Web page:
Fed pushes Congress
Strong words this week from the Federal Reserve as Chairman Jerome Powell made his case on political policy. In his regular testimony to the House of Representatives Financial Services Committee, this week Powell pushed for Congress to extend unemployment insurance benefits, support state and local governments and continue to get cash to struggling businesses.
The Fed rarely posits an opinion to influence political policy. But as the nation continues to slowly wade through economic recovery, Powell was concerned any positive activity could cause the government to prematurely halt assistance.
In part of his testimony, Powell said, “Recently, some indicators have pointed to a stabilization, and in some areas a modest rebound, in economic activity. With an easing of restrictions on mobility and commerce and the extension of federal loans and grants, some businesses are opening up, while stimulus checks and unemployment benefits are supporting household incomes and spending. As a result, employment moved higher in May. That said, the levels of output and employment remain far below their pre-pandemic levels, and significant uncertainty remains about the timing and strength of the recovery. Much of that economic uncertainty comes from uncertainty about the path of the disease and the effects of measures to contain it. Until the public is confident that the disease is contained, a full recovery is unlikely.”
However, that help does come with a price, and that price is an increasing debt margin. Powell acknowledged that issue in his testimony, saying, “Ultimately the debt can’t grow faster than the economy forever – it’s the definition of an unsustainable path – but the time to do that is when unemployment is low and the economy is growing.”
The Dow and S&P 500 snapped a three-day winning streak on Wednesday as the reports of increased COVID-19 cases cast a shadow over the positive economic data. All indices took a hit Thursday with the release of another negative unemployment report. The near 300-point loss was erased as airlines and cruise ship stocks recovered slightly throughout the trading day. The 10-year Treasury note is at .723% in early morning trading as equities futures rise.
Mixed Data Clouding Recovery Picture
Retail sales skyrocketed by more than 17% in May, the largest monthly jump ever according to the Commerce Department. Economists expected a much smaller 8.5% increase from April to May. The annual difference was still 6% lower than May 2019. Automobiles saw a 44% spike in sales in May compared to April, with sales at clothing stores seeing a massive 188% leap. Home furnishing stores also saw a 90% boost with restaurants and bars going up by 29%.
However, for the 13th straight week, jobless claims have totaled more than 1 million Americans. This week, the Labor Department reported that 1.5 million Americans filed initial unemployment claims. It should be noted that more than 760,000 of the unemployment claims were filed as part of the Pandemic Unemployment Assistance program. That program was part of the CARES Act, which allowed people who traditionally would not qualify for unemployment, like independent contractors, to apply for assistance. Continuing claims, which is people reporting two straight weeks or more of unemployment, feel only slightly to 20.5 million. The chart below gives you a long-term look at continuing claims and just how drastic the shift has been over the last few months.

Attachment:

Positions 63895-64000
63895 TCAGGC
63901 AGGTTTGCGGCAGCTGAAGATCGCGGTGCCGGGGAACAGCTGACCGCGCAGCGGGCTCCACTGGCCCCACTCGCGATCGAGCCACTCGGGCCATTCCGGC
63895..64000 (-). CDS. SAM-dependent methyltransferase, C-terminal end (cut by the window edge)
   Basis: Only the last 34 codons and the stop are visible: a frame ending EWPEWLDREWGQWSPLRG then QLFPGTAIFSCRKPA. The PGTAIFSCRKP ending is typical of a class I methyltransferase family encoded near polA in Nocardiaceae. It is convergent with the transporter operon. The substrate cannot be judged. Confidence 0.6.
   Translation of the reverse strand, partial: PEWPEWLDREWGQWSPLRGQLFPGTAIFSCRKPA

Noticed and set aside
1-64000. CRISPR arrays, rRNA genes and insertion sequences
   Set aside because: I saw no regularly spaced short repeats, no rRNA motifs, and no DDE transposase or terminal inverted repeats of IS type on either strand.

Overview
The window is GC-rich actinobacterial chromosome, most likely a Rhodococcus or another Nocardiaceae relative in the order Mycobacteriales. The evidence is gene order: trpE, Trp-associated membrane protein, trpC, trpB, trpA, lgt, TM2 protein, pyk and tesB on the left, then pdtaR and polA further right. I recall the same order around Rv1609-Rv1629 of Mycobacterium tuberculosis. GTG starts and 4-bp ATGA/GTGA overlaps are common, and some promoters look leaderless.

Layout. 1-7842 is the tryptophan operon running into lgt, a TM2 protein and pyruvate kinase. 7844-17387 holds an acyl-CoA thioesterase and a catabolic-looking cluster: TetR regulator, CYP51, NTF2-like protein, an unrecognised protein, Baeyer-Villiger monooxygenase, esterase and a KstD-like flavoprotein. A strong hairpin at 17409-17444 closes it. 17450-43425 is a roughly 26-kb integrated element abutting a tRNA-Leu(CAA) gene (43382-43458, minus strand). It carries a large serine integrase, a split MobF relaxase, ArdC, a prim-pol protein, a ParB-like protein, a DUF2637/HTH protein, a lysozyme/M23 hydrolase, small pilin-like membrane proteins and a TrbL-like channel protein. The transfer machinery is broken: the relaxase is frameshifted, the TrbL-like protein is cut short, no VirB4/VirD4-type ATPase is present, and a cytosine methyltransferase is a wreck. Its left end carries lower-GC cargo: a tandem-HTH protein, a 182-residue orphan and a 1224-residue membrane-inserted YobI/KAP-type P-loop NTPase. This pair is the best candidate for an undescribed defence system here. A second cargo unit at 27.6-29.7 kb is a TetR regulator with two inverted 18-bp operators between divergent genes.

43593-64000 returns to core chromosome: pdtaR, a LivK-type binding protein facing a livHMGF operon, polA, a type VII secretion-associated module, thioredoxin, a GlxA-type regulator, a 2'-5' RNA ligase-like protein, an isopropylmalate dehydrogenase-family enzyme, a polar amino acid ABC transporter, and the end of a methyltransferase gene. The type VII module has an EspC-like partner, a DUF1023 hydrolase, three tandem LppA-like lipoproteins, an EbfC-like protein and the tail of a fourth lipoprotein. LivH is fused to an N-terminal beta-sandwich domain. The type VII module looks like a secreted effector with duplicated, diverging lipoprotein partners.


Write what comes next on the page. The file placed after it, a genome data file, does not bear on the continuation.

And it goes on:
Summer Feeling Like Spring In Housing
The housing industry isn’t just strong right now, it’s a juggernaut. Mortgage rates continue to stay historically low each week and buyers have taken notice. Freddie Mac’s 30-year fixed-rate mortgage average is down to 3.13%. Economists at Freddie Mac say purchase demand is up 20% year-over-year and at its highest level of activity since 2009.
The Mortgage Bankers Association data shows a similar increase. The MBA reports that purchase applications are up 4% on a weekly basis and 21% higher than this time in 2019. That makes a ninth straight week of weekly gains and the highest volume in more than a decade. The lower rates also stimulated more refinances. Refinance applications are up 10% weekly and a whopping 106% increase annually.
The National Association of Realtors’ weekly housing monitor also paints a brighter summer picture for housing. According to their report, “After two months of year-over-year decline, new pending contracts in the past four weeks ending June 14 rose 6% on a year-over-year basis.”
However, their report also notes that new listings are still down by 12% annually. Low rates have spurred refinances, as seen in the MBA’s report, which means that people are fine staying put right now. The competition is fierce on the market with the NAR reporting nine new contracts for every ten new listings.
Contributed by Greg Richardson, MAXEX Managing Director
Greg Richardson is Managing Director at MAXEX, LLC, based in Atlanta, GA. He has 30 years of experience in capital markets, including trading, banking asset and portfolio management, mortgage banking secondary marketing and accounting. MAXEX is the only platform in the mortgage industry to offer a centralized clearinghouse that enables buyers and sellers to trade anonymously with multiple counterparties using a single standardized contract.